Saturday, April 23, 2011

Week 15: Networks of Personalized Learning

Social networking may be a very important part in learning foreign languages. By talking to other people who can speak the language that I want to learn, I can practice and at the same time I can make friends. In this sense, “Live Mocha” is very interesting site where people can learn and teach different language each other.

According to Naone (2007), Live Mocha is “designed to emphasize conversation with partners found through the site’s social network.” When a user registers for the site, he/she is required to provide information of their native language and the language that they want to learn. And, there is a search function in the site that users can search and contact native speaker of their target language so they can chat with each other. By doing so, users teach and learn different language through natural conversation.

In addition, users can practice writing and speaking in their target language. For example, after a users writes about one of the topics that Live Mocha provides, he/she submit it and get personalized feedback from Live Mocha certified tutors or even he/she can get feedback from other users who use the language as the first language. Also, he/she can help others who want to learn their native language by reviewing their submissions. I think this is quite an eye opening exercise; I can help others and I can get help from others with free of charge but with valuable social networks.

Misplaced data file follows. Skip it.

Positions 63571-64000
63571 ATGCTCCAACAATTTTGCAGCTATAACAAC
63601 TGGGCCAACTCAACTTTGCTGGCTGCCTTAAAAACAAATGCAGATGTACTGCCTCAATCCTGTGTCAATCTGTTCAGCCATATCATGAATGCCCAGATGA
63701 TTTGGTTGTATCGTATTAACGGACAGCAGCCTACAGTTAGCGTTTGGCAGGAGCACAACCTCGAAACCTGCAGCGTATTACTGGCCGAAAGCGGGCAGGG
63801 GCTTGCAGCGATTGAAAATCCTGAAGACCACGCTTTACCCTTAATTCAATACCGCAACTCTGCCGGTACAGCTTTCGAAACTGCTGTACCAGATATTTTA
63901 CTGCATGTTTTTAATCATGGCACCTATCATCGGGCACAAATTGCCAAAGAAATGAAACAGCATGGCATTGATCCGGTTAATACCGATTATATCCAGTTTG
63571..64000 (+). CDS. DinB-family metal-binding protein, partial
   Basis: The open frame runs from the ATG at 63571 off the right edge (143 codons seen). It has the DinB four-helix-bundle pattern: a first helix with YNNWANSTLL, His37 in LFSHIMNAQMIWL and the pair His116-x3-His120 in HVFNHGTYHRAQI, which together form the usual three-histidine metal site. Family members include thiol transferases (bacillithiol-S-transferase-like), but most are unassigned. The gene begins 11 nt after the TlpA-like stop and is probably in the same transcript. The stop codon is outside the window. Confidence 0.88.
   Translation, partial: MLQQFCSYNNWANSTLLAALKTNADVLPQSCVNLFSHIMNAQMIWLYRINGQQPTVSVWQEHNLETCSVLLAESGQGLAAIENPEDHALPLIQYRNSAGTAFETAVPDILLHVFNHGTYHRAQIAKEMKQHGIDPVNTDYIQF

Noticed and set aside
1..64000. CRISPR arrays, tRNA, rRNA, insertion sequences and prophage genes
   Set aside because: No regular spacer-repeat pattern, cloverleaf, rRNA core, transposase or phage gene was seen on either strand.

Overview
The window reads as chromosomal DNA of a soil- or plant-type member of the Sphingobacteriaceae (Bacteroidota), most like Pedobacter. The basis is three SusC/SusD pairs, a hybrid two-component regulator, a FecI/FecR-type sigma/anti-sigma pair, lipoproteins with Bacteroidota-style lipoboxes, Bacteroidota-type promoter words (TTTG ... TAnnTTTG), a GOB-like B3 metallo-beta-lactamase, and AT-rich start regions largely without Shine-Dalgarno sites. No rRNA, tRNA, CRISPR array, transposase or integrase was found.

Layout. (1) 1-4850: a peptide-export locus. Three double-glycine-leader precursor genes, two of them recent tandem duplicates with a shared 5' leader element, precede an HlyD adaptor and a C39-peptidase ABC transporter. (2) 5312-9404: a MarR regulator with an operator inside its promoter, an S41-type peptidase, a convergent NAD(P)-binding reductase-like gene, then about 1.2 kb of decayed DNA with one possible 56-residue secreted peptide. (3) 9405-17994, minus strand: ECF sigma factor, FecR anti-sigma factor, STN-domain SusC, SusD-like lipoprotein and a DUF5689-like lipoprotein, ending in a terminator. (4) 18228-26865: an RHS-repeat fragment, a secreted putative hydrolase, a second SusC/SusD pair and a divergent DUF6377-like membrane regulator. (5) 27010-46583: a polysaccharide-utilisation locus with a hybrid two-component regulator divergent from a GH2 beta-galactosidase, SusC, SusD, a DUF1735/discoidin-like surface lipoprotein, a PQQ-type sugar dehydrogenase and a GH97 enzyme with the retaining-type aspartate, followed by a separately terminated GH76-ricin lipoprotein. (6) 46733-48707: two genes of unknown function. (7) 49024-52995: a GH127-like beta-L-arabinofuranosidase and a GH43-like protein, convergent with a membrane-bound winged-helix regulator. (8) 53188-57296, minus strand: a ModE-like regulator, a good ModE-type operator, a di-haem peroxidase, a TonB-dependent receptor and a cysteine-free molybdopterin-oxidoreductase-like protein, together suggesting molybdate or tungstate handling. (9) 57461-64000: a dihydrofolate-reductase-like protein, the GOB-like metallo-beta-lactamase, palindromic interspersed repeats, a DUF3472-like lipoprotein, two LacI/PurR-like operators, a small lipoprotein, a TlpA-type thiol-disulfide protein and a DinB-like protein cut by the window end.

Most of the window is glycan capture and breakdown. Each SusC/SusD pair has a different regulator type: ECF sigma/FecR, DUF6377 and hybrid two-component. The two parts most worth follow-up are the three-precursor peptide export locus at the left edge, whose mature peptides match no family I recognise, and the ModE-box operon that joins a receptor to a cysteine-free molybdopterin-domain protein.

After reading Naone (2007)’s article, I visited and registered for Live Mocha and actually used some of the functions that they provide and I could see this site was very good to learn every day language and build new social networks. I already have two friends form the site by reviewing their Korean writings and giving some feedback that I could provide. It was very interesting experience!


Erica Naone. “Learning Language in Context: Startup Live Mocha Leverages Social Networking to Teach Foreign Languages,” Technology Review (October 5, 2007),


  1. You have inspired me to sign up for LiveMocha myself to review some of my language skills for french...used to be fluent, but that was 10 years ago since I used it.

  2. Susan,

    I would love to hear your feedback about the Live Mocha site. One of my daughters is very interested in learning French. We bought some very inexpensive curriculum this year, just to "test the waters." I've looked at Rosetta Stone and Tellmemore, but the price presents a challenging, so I'm looking for good alternatives. One of the tidbit articles this week indicated that there may be a cost involved with LiveMocha for some of the advanced features. Anyway, I would love to hear more about your experience.